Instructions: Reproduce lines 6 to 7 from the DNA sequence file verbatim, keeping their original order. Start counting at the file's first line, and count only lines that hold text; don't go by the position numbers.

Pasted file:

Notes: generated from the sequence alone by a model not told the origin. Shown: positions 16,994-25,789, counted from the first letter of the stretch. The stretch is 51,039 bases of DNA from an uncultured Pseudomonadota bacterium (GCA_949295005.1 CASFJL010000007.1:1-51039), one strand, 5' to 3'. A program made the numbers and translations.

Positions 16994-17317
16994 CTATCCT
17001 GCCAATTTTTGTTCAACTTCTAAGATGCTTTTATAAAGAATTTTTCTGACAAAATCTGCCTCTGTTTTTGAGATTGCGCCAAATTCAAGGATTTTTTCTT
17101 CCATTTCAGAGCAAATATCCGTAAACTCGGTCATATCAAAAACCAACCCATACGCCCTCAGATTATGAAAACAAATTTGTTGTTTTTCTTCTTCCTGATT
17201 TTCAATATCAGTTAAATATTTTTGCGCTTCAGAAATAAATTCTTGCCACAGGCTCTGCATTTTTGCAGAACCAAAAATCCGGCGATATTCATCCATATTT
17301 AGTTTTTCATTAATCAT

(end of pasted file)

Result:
17201 TTCAATATCAGTTAAATATTTTTGCGCTTCAGAAATAAATTCTTGCCACAGGCTCTGCATTTTTGCAGAACCAAAAATCCGGCGATATTCATCCATATTT
17301 AGTTTTTCATTAATCAT